Written by Keaton Ferkol
Friday October 26th was not a good day for film lovers, as that was the day that WarnerMedia announced the closure of the beloved streaming service FilmStruck. It is was a sudden shutter, as FilmStruck had seen the ideal response in their niche market over the just under two years it existed.
It was launched in early November 2016, as a collaboration between Turner Classic Movies and the Criterion Collection. As was said in a profile with Esquire at its beginning, it made available 500 films, including 200 from Criterion. The more expensive Criterion Channel was also available, where for a few extra dollars a month members had unlimited access to over 1,000 films. Prior to the creation of FilmStruck, much of the Criterion Collection was available within Hulu Plus.
During this short time, it had grown quite the reputation among film fans. As Esquire said, it was finally a gateway where people could finally discover many types of cinema: rare artifacts, classics, foreign films, arthouse, independent, and films from marginalised communities. These films tended to be unavailable to most potential film fans, especially since films from The Criterion Collection tended to cost around $50 on DVD/Blu-Ray. It was an immediate success within film circles, which is clear since there has been a rise in popularity among rediscovering classic films, shown in the success of storytelling podcast You Must Remember This, which focuses on Hollywood films of the 20th century.
FilmStruck grew over time, gaining access to more archives through the Warner Brothers’ classic library, even merging with Warner Archive Instant. According to a recent Variety article, FilmStruck had reached a point where they had a total of 1,800 films, over a thousand of which were from the Criterion Collection. It cost $10.99 a month including the Criterion films, $6.99 without it. FilmStruck even had enough interest that earlier this year it expanded to the United Kingdom, France, and Spain.
That said, there were hints prior to this announcement. As Todd Spangler pointed in the aforementioned Variety article, WarnerMedia has recently shut down two subsidiaries, the VOD Korean Drama service DramaFever and the digital content studio Super Deluxe. The cause of these shutdowns is incredibly clear: AT&T buying Time Warner Cable and gaining ownership of WarnerMedia. AT&T’s entire plan has been to abandon niche services, even if successful, in order to try to find greater success and profits, in order to look for services made for the broadest audience.
This has been heavily criticized by the film community. As Ann Hornaday alluded to in her recent Washington Post article, FilmStruck was perhaps the purest archive of the history of cinema, and because of that it was a vital resource. If you look through the FilmStruck website and see all that was available there, it is incredibly depressing how many films from this service will likely go right back into obscurity and be incredibly hard to find as soon as this service shuts down. There has been a great amount of disappointment among film fans over the fall of FilmStruck. People in all facets of the entertainment industry, such as Brad Bird, Edgar Wright, Elijah Wood, Bill Hader, Barry Jenkins, and Guillermo del Toro, have all spoken about what an unfortunate turn of events this is. There is currently a petition on Change.org with over 16 thousand signatures hoping to save FilmStruck to show how dedicated this “niche” group of film fans are and how necessary this service is.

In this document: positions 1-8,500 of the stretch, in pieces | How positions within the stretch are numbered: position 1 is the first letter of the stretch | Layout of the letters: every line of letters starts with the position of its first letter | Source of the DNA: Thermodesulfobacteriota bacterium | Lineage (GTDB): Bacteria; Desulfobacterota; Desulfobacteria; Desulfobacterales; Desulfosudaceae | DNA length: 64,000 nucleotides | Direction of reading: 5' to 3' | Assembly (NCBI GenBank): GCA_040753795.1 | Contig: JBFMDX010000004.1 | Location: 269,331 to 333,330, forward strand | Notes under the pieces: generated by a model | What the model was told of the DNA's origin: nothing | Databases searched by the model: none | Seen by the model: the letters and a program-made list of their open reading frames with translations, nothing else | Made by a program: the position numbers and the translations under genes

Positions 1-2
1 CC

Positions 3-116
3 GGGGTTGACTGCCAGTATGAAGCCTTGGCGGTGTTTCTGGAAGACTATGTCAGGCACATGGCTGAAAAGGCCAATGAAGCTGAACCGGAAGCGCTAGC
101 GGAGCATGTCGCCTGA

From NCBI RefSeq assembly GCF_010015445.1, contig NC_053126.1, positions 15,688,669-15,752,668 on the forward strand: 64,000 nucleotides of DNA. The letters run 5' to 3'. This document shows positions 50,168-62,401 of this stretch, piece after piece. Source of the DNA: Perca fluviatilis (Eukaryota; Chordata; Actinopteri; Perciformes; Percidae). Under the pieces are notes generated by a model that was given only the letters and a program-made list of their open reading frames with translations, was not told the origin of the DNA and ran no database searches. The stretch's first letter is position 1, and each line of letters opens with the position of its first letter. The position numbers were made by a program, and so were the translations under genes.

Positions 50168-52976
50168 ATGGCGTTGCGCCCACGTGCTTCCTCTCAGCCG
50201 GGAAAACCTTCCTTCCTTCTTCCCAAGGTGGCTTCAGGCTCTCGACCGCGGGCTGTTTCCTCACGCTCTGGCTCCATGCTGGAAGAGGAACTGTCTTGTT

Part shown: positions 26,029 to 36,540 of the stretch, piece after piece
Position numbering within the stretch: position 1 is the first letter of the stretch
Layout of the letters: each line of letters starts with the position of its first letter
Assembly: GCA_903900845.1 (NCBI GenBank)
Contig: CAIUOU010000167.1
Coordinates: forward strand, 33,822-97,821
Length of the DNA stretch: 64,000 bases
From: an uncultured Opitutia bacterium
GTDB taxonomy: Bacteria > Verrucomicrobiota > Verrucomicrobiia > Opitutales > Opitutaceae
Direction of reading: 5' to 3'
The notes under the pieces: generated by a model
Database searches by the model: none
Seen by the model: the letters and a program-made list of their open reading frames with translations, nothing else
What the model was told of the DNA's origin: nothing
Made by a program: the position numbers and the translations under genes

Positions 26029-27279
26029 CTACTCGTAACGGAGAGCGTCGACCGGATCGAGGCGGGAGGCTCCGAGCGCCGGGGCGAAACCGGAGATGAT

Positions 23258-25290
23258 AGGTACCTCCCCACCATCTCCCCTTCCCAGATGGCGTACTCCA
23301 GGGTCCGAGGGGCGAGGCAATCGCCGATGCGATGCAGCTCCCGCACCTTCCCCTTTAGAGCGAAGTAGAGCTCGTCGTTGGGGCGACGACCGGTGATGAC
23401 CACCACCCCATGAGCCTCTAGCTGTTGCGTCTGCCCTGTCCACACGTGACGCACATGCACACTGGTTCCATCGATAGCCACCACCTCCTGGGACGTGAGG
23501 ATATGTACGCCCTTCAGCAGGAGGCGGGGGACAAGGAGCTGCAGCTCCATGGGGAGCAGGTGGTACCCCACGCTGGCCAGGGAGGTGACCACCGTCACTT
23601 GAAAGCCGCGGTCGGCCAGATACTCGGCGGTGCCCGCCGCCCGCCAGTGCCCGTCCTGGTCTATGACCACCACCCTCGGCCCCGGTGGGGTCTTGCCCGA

This raises the question: what should film fans do now? Something I believe is very important is to keep the physical media that you already own. It may feel silly to take up space with the DVD of some movie that is readily available on iTunes, Amazon Prime, Netflix, Hulu, or any other streaming service, but those are temporary. Having physical media means you will always have access to the art. Another resource is the streaming service Kanopy, where thousands of works are available through a library card (CSU makes this streaming service available to all its students). The drawback to Kanopy is that some libraries aren’t signed to access with the service. Public libraries in general are great places to discover films—I credit them with making me the film lover I am today. My personal opinion is that classic films, such as those in the Criterion Collection, should be archived and screened at museums. Film is an artform that has reflected humanity for over a century, and deserves the same preservation and public access that paintings receive.
It is hard to predict what will happen at the moment, as the announcement is still so recent. It will take a few months to fully understand the effects of FilmStruck’s loss will be. One thing that is certain is that members of other niche streaming services should remain on edge, and realize that the films they have access to at the moment is impermanent. People need to enjoy what they have now, as corporations will easily drop anything that dedicated fan bases love as long as it satisfies the bottom line.